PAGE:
In what appears to be never-ending litigation, a New Jersey Federal District Court upheld a plaintiff’s summary judgment motion on remand from the Third Circuit Court of Appeals, holding that the defendant law firm’s lack of attorney meaningful involvement created a particularized and concrete injury sufficient for the plaintiff to maintain standing to assert his Fair Debt Collection Practices Act claim.

The case is Bock v. Pressler & Pressler and has been ongoing since 2011.  Pressler & Pressler (“Pressler”) attempted to collect on a defaulted account against Daniel Bock, Jr., but with no success.  The account was then transferred to the firm’s legal department where a Pressler attorney spent approximately four seconds reviewing Bock’s case before determining whether to proceed with suit.  The attorney reviewed 673 cases that day and decided to proceed on 663 of them.

Bock filed his federal suit against Pressler, alleging that a foursecond review of a complaint was insufficient for an attorney to determine if an account was suit worthy.  The District Court granted Bock summary judgment, and the decision was appealed to the Third Circuit Court of Appeals.

While pending review, the U.S. Supreme Court decided Spokeo, ruling that an injury must be particularized and concrete and that a plaintiff would have to prove actual harm in order to maintain Article III standing to bring a claim.  In light of the Spokeo decision, the Third Circuit, inter alia, vacated the summary judgment decision and remanded the case back to the District Court for the sole purpose of determining whether Bock had standing to bring his action.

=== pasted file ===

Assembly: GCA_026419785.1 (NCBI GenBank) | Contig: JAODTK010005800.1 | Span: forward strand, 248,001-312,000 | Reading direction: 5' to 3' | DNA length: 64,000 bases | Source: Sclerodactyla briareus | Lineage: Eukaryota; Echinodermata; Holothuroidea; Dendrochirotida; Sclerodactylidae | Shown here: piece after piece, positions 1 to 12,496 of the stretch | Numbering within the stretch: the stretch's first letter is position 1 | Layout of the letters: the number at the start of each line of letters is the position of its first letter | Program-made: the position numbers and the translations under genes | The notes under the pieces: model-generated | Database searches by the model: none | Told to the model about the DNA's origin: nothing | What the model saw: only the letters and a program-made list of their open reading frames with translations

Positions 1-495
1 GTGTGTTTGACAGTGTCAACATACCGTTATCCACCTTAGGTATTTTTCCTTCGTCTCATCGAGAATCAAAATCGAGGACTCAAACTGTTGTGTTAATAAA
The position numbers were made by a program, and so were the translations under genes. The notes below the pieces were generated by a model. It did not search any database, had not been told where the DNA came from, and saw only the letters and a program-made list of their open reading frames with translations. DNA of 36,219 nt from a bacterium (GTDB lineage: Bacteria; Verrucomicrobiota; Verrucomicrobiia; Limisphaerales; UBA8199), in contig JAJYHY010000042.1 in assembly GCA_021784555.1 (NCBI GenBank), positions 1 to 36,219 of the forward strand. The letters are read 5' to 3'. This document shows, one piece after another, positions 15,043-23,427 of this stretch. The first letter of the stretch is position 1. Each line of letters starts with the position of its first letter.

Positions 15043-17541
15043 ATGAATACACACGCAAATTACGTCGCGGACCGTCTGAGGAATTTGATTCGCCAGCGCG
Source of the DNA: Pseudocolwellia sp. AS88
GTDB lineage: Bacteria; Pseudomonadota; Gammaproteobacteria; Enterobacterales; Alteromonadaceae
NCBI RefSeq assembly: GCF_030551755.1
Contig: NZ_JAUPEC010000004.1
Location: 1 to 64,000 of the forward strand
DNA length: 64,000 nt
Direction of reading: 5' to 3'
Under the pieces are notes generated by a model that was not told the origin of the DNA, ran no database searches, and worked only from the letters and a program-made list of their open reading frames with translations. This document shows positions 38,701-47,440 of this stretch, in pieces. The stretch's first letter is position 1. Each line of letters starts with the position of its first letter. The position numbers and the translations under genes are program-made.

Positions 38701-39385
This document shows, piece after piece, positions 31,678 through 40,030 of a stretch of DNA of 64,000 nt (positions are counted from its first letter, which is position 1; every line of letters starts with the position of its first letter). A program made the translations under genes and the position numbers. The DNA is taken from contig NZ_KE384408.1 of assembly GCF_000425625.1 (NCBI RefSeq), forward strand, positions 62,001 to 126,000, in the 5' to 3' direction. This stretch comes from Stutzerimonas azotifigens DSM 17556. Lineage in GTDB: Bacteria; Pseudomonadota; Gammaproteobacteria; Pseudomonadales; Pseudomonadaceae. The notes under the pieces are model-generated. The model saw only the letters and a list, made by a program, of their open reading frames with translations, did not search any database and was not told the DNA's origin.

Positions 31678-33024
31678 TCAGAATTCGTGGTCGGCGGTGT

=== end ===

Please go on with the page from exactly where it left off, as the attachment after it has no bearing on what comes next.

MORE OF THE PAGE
The District Court found that Bock did in fact establish Article III standing because Pressler’s lack of attorney meaningful review, which was the conduct Congress sought to control by enacting the FDCPA, created a concrete harm.  In short, the Court held “[t]he deceptive implication that an attorney was meaningfully involved in the preparation of the collection complaint against Bock violated that substantive right and created a particularized and concrete injury.”

We have followed this matter since its inception in District Court (discussed here), its appeal to the Third Circuit Court of Appeals (discussed here), intervention by the CFPB and FTC (discussed here), and now back to the District Court on remand, post-Spokeo.

Pressler also entered into a consent decree with the Consumer Financial Protection Bureau during the pendency of this action, wherein the CFPB asserted, among other things, that Pressler failed to maintain a reasonable level of meaningful attorney involvement in its daily collections litigation.  We reported on that action here.

There remains the unanswered question of what constitutes attorney meaningful involvement.  It is possible Pressler will appeal the District Court’s decision because the Third Circuit did not decide the specific issue of attorney meaningful involvement during the last appeal.  However, as stated in the District Court’s original opinion, “ whatever reasonable attorney review may be, a four-second scan is not it.”

We will continue to monitor this matter until final resolution.